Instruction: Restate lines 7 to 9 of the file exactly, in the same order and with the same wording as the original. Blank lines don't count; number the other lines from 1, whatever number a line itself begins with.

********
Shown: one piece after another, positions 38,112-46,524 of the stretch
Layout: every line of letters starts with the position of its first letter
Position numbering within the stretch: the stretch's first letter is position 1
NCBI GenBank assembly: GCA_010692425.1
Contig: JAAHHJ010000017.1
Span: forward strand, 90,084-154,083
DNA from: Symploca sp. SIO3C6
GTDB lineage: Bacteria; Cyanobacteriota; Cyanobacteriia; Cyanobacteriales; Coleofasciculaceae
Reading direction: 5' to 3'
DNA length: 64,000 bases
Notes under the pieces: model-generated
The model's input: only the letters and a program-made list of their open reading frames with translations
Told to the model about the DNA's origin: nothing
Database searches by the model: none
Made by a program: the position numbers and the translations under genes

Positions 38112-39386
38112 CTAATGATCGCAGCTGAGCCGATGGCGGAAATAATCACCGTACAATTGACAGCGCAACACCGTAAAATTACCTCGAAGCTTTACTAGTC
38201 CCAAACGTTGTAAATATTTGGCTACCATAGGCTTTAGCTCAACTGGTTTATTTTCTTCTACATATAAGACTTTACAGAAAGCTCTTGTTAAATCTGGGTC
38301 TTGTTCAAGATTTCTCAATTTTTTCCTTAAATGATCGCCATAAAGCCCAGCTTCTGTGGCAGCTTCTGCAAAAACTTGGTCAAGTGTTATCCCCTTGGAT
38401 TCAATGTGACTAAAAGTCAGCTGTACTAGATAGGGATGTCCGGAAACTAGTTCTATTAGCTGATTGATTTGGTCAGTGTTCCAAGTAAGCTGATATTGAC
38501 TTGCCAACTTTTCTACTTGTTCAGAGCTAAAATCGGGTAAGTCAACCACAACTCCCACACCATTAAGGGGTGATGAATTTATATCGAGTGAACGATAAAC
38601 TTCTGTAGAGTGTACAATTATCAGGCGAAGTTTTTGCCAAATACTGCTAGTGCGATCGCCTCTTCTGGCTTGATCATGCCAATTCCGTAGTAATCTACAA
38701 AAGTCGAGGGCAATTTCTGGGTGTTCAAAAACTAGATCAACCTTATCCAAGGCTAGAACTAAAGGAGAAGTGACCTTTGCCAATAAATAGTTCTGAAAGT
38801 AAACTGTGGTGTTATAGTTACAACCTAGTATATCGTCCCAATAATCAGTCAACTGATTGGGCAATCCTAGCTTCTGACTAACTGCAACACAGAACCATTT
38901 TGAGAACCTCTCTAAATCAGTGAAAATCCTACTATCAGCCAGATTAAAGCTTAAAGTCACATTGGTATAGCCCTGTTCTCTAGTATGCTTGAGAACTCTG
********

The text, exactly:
DNA from: Symploca sp. SIO3C6
GTDB lineage: Bacteria; Cyanobacteriota; Cyanobacteriia; Cyanobacteriales; Coleofasciculaceae
Reading direction: 5' to 3'